Britain must give Brussels a clear Brexit blueprint to allow negotiations to move forward, according to the European Union chief leading the exit talks.
All those involved "know where the EU stands" but "more clarity" is still needed from the UK, Michel Barnier said.
In a speech in Hannover, he said it was up to the Government to come up with its vision for the future that either finalised or changed the UK's red lines.
"It is now up to the UK to come up with its vision for the future, which should confirm the UK's red lines or adapt them," he said.
"Once we have more clarity from the UK, we will prepare a political declaration on the framework for the future relationship to accompany the withdrawal agreement in the autumn."
It comes as the UK Government suffered three more heavy defeats in the House of Lords over its flagship Brexit legislation.
In the main reverse, peers backed a cross-party move to retain key EU human rights provisions on exiting the union.
Earlier, Theresa May was forced to again insist the UK must leave the customs union after Brexit in order to strike trade deals around the world after a massive defeat on the issue in the Lords previously.
Both sides want plans for future relations to be set out by October along with a legally-binding treaty detailing the terms of the UK's withdrawal agreement.
Mr Barnier said the rest of the bloc had made clear it wants a partnership that is as close as possible but Britain's position on quitting the single market and customs union along with other policies meant it is "closing doors".
"The European Council has made clear that, if the UK's red lines were to evolve, the Union would be prepared to reconsider its offer," he said. "We are flexible, never dogmatic. We are open for business.
"But of course any change from the UK must respect our principles, the principles we have built with the UK over 45 years.
"In particular, the four freedoms of the single market go together. They are all indivisible.
"You cannot have free movement of services without free movement of goods, and so forth. And you cannot have free movement of goods without free movement of people."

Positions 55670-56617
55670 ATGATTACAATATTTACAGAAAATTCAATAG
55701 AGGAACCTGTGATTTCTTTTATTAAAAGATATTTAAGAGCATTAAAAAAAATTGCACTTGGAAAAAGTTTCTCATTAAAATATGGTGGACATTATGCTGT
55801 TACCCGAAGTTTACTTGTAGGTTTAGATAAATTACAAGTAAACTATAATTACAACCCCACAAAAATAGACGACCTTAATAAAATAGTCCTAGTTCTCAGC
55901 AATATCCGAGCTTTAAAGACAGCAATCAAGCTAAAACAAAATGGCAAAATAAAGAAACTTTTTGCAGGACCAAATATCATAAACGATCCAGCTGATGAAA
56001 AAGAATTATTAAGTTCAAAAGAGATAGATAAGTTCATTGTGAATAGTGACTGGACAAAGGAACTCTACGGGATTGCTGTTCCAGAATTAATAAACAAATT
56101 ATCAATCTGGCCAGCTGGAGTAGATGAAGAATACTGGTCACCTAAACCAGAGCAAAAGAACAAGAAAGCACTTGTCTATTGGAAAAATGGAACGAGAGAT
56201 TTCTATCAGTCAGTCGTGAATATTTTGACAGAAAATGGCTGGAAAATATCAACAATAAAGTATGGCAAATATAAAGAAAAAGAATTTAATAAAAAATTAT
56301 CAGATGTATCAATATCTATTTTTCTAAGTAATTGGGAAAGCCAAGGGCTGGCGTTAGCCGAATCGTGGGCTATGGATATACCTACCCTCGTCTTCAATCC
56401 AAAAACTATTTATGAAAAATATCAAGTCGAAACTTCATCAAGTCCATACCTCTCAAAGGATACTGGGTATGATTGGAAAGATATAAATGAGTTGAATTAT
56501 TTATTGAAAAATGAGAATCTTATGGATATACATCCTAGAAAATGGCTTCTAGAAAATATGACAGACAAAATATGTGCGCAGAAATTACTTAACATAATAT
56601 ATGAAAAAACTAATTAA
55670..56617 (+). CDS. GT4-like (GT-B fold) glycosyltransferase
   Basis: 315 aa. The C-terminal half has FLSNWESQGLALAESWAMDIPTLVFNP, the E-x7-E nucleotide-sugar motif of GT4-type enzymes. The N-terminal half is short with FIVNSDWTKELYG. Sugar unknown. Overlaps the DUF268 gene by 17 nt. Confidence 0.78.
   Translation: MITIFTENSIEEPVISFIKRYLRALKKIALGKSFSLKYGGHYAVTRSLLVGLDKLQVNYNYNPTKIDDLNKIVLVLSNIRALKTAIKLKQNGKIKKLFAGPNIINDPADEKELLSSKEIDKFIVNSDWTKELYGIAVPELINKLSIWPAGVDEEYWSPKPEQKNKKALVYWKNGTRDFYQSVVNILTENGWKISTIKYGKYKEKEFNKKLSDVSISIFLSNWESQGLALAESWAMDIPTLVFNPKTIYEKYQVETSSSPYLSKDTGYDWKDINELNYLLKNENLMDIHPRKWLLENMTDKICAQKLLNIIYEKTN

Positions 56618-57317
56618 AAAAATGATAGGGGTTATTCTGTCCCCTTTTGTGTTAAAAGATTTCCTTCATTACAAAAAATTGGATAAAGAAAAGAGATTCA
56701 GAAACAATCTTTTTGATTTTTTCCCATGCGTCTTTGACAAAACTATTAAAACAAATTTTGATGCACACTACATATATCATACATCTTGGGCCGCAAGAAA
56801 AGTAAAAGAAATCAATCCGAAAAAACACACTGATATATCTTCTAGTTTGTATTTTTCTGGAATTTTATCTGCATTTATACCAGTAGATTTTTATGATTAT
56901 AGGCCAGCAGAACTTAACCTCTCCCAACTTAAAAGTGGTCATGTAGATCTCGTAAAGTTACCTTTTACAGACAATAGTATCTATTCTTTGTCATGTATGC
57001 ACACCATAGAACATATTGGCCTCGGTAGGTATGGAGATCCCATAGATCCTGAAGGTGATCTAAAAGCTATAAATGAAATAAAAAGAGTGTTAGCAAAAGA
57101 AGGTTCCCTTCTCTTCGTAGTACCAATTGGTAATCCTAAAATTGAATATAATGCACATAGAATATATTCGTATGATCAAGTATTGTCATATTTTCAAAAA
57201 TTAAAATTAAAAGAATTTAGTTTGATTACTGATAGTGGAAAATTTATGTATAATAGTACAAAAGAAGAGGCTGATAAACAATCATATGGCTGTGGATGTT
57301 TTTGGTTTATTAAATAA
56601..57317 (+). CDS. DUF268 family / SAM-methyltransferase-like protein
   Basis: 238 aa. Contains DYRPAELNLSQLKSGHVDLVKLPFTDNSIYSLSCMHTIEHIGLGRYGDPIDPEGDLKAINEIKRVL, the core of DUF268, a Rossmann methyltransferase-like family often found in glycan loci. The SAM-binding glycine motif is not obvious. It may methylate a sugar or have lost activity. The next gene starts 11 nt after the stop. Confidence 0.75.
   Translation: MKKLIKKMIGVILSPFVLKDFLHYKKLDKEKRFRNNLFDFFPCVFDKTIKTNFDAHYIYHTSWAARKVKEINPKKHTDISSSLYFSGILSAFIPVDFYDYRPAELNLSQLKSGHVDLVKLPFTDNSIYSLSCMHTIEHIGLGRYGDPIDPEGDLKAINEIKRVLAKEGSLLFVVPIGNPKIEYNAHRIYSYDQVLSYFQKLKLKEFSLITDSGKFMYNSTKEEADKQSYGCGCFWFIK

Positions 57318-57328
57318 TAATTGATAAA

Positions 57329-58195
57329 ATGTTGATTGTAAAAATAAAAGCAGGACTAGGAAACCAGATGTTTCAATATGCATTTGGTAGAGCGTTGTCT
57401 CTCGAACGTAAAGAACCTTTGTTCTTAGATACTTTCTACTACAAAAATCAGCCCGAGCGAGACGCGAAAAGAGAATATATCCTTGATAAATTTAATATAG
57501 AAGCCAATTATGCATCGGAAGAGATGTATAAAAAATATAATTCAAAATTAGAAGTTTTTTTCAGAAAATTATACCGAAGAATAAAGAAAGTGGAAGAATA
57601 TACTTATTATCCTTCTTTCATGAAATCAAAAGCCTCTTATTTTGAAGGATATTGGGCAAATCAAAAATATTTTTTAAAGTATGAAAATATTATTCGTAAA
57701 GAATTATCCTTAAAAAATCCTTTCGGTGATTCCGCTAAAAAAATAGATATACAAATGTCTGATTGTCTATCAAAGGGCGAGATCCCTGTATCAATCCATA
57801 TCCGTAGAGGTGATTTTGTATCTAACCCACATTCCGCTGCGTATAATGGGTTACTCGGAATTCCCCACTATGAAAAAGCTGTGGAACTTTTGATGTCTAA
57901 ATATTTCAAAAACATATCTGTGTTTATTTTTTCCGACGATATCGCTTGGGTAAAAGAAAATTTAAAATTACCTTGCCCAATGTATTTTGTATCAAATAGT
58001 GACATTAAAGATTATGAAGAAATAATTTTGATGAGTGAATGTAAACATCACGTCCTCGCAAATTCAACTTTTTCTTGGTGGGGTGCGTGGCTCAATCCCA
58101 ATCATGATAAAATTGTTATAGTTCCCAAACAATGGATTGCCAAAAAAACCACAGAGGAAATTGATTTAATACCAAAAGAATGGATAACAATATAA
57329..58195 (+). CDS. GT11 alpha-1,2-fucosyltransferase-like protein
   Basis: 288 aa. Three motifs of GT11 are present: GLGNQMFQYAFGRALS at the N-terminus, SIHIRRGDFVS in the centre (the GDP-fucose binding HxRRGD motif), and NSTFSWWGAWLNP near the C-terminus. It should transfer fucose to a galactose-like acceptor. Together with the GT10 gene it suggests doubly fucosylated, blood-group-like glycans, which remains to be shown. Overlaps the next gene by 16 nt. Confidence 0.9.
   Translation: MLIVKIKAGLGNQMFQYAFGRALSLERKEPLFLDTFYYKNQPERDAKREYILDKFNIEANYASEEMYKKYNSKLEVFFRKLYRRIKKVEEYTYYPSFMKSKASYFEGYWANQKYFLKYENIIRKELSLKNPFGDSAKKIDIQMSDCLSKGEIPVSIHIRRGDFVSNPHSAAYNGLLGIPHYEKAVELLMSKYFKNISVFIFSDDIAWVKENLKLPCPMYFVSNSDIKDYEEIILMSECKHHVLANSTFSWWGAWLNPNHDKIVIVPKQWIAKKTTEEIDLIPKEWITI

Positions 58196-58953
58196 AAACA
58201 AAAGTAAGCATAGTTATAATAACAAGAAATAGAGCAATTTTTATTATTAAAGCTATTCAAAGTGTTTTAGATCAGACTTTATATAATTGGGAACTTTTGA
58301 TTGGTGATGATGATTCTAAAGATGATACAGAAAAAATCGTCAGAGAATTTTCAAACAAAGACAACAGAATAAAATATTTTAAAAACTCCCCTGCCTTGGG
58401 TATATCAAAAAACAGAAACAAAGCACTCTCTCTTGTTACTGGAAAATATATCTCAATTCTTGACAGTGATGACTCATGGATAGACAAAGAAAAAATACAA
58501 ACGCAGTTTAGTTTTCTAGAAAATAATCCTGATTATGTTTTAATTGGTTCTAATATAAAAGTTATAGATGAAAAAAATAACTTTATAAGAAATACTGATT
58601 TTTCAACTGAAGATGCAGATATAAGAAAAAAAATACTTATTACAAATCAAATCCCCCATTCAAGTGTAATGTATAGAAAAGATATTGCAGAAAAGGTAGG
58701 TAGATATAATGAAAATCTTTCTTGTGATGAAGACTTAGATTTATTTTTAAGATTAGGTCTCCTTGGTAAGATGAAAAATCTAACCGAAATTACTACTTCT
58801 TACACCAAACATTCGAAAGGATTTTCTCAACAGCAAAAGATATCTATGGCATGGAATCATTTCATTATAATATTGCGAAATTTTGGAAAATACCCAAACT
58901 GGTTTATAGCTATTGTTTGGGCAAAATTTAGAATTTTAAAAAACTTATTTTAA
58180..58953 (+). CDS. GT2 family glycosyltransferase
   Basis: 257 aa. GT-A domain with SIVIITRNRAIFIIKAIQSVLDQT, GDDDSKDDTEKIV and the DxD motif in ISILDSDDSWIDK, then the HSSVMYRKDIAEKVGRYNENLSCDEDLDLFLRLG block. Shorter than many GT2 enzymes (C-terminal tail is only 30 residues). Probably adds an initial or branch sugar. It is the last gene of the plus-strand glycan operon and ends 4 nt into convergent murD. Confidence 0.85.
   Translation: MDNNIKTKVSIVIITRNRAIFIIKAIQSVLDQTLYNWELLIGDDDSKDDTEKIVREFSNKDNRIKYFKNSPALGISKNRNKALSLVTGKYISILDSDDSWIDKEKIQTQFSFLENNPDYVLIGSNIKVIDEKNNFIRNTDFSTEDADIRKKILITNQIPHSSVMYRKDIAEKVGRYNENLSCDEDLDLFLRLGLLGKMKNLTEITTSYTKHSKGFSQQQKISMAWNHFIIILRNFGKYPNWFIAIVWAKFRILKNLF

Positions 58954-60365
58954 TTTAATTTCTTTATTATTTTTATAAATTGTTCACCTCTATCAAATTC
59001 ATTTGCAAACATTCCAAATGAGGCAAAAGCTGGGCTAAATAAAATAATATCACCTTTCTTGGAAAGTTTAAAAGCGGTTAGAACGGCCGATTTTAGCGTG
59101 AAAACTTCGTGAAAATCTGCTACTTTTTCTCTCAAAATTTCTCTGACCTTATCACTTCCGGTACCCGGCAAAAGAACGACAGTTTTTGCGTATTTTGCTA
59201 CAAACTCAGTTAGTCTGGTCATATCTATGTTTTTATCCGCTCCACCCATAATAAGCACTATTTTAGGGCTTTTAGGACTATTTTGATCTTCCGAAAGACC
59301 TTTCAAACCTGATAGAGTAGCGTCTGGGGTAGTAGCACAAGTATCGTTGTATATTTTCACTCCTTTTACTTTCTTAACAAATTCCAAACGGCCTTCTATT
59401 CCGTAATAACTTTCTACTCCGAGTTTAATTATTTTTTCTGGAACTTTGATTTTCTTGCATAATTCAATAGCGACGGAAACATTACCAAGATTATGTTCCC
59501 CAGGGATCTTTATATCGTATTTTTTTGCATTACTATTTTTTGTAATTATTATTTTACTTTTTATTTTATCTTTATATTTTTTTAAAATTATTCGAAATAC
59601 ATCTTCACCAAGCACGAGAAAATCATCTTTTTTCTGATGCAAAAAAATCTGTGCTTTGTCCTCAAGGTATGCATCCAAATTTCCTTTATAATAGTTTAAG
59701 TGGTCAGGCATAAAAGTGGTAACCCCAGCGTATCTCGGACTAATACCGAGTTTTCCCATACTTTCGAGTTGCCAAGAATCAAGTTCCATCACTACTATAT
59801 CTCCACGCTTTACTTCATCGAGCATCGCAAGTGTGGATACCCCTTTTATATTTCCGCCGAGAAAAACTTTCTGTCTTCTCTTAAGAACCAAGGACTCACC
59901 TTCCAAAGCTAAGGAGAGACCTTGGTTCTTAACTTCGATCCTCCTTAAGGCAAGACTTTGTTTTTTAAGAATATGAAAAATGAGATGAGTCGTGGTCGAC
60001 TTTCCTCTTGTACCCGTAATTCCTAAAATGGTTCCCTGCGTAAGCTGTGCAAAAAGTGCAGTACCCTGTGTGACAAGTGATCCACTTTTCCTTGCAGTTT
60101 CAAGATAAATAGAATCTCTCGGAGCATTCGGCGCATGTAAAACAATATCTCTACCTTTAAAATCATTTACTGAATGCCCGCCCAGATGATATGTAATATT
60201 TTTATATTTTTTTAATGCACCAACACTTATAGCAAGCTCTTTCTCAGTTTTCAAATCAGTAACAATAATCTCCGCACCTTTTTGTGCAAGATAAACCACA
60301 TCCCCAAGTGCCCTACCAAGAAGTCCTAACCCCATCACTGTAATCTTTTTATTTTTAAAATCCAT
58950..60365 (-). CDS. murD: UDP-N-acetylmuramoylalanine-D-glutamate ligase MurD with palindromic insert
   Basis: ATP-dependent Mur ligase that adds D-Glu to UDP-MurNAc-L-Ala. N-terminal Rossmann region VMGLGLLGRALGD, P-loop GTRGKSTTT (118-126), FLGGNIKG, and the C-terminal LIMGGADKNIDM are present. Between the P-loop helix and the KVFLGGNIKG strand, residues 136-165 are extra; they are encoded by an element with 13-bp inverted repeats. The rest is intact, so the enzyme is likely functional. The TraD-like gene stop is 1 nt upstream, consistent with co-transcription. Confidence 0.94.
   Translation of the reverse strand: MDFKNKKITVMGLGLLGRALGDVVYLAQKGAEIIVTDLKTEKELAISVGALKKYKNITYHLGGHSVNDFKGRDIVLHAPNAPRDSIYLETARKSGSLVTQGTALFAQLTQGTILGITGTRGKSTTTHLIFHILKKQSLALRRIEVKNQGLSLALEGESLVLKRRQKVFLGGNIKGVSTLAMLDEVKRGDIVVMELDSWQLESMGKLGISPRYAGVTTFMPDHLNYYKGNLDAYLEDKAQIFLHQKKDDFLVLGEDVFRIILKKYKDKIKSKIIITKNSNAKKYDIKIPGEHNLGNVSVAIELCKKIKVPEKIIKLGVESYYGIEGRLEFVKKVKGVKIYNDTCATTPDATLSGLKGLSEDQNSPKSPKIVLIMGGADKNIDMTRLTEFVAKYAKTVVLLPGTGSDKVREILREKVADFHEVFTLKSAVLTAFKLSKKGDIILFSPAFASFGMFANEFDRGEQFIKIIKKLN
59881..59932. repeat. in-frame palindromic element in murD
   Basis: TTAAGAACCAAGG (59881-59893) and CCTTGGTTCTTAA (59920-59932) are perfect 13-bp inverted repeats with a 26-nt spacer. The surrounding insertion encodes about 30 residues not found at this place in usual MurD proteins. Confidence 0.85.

Speaking on a local election campaign visit on Monday morning, Mrs May insisted that would not change course.
She said arrangements which are as "frictionless as possible" with the EU and the ability to strike trade deals around the world were both achievable under the proposals set out by the Government.
On a visit to a firm in the West Midlands, she told the BBC: "Coming out of the customs union means that we will be free to have those deals, deals that suit the UK.
"But I also recognise the importance to businesses like this of being able to have as frictionless a border as possible into the European Union."
Downing Street insisted the Government's position had not changed since Mrs May delivered her Mansion House speech in March.
Those plans included two options, either a "customs partnership" effectively collecting duties for Brussels for goods arriving in the UK but intended for EU markets or a "highly streamlined" arrangement making use of technology and regulatory co-operation.
But Mrs May is set to face calls from leading Brexiteers Boris Johnson, David Davis and Liam Fox to abandon her preferred form of customs deal, according to The Times.
A showdown is expected to come at a meeting of the Cabinet Brexit committee scheduled for Wednesday when the trio will tell the PM that the "customs partnership" would be unworkable, the report said.
The Prime Minister's official spokesman said: "We have put forward two options. They were set out in the Mansion House speech.
"Those are still the two options we are moving forward with."
He added: "We think both of the two options which we have put forward can provide solutions to the Irish border and to having a smooth customs arrangement with the EU."
Mrs May will be given an indication of the scale of the opposition she faces from pro-EU Tories over her customs union plan in a Commons debate on Thursday.
Though the looming Commons vote on a pro-customs union motion would be a symbolic, non-binding one, it has the potential to deepen Tory wounds on Brexit.
The Prime Minister's spokesman played down its significance, saying Thursday's event was a "routine backbench business debate".
But binding Commons votes on a customs union during debates on the Taxation (Cross-border Trade) Bill and European Union (Withdrawal) Bill will prove harder for Downing Street to dismiss.